Regular increases in the income of retired teachers would undo progress in fully funding OTRS, Legislature said | Government and politics
Historically, the OTRS has been severely underfunded as lawmakers have struggled for the past decade to put it and other pension plans on a more solid financial footing. As a result, none of the system’s retirees received a cost of living adjustment for more than a decade.
Green pointed out that lawmakers previously approved COLAs for retired educators every even year from 2000 to 2008, saying that a return to a similar pattern would have long-term implications for OTRS.
“On a case-by-case basis (COLAs) are costly and have a slight impact on our funding rate,” said Green. “If they become a pattern, we have to take that into account, and it reduces our (asset-liability) ratio significantly.”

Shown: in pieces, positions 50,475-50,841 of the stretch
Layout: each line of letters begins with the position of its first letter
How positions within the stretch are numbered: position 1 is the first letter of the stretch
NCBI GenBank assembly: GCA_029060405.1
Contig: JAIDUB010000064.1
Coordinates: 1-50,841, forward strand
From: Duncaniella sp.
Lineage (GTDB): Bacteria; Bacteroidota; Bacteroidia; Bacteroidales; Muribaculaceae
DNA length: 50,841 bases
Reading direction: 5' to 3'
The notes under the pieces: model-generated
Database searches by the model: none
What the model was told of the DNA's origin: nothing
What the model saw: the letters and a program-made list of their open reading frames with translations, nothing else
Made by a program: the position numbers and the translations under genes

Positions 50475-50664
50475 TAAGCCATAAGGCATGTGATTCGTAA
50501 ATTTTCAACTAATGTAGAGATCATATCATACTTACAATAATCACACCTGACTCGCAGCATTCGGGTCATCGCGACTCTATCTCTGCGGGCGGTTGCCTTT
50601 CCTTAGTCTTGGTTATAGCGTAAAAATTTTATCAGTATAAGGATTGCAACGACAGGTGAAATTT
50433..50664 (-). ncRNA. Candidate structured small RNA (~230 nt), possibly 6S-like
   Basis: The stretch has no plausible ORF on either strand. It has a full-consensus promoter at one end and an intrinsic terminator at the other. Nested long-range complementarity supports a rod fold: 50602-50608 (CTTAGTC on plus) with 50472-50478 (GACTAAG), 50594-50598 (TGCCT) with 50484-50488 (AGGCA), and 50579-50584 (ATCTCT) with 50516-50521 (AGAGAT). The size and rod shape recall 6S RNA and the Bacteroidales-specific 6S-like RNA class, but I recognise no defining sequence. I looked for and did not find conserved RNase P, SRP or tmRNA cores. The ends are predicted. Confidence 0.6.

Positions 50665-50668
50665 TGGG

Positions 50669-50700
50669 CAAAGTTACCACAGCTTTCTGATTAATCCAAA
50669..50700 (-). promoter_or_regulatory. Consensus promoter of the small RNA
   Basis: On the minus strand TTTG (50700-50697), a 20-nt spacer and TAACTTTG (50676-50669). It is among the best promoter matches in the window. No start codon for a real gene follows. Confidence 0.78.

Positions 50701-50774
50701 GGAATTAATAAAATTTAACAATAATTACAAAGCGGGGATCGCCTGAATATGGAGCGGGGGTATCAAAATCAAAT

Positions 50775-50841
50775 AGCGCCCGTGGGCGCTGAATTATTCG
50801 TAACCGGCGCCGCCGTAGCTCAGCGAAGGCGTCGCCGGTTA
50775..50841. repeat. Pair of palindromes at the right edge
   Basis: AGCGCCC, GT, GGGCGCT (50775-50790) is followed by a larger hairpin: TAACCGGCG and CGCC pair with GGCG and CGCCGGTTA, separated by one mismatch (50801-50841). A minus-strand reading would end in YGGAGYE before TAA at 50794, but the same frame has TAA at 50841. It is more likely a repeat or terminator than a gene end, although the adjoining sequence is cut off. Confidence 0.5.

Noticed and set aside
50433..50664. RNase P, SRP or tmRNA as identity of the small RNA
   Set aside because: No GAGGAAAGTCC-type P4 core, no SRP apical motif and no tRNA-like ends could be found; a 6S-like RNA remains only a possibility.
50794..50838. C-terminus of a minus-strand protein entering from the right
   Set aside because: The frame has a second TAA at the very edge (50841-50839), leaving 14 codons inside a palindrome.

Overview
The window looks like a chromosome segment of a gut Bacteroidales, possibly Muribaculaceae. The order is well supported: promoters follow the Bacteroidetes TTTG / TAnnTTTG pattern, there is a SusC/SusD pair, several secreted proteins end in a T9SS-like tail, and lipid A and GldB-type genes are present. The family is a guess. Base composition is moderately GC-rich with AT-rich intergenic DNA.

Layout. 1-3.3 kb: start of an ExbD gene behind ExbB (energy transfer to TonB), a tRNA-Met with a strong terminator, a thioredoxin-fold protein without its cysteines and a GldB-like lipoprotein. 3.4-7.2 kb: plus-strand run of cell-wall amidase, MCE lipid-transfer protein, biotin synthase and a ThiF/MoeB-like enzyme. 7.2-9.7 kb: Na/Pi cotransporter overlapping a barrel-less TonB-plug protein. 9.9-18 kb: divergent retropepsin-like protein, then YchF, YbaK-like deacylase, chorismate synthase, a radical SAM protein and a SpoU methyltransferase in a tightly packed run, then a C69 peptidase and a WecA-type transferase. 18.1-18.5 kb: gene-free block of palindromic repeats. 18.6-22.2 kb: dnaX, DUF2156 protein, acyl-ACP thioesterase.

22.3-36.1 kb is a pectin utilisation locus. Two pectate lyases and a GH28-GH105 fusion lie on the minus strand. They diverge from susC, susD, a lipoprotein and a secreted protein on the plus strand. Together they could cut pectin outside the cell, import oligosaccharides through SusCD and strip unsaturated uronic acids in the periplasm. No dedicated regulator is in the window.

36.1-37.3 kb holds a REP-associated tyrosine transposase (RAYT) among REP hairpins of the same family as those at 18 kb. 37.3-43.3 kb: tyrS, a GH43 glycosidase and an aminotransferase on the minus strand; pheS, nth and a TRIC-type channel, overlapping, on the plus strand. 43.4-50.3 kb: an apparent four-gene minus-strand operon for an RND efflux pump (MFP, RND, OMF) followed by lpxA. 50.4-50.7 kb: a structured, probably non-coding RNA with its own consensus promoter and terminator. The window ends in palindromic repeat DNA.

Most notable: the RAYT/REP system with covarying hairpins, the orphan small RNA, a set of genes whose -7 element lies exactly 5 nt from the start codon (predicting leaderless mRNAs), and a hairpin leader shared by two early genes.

Green said OTRS paid nearly 59,000 retirees totaling $ 1.3 billion in FY 2021. For comparison: the largest employer in the state, the US Department of Defense, has around 70,000 employees on its payroll.
The OTRS is the largest of the six state pension funds and, according to reports from Thursday’s interim study, the only one that is still well below full funding. At least two – for judges and police – are more than 100% funded.
The final part of the study turned into a critique of defined contribution plans, as imposed on the state’s second largest pension fund, the Oklahoma Public Employees Retirement System, in 2015.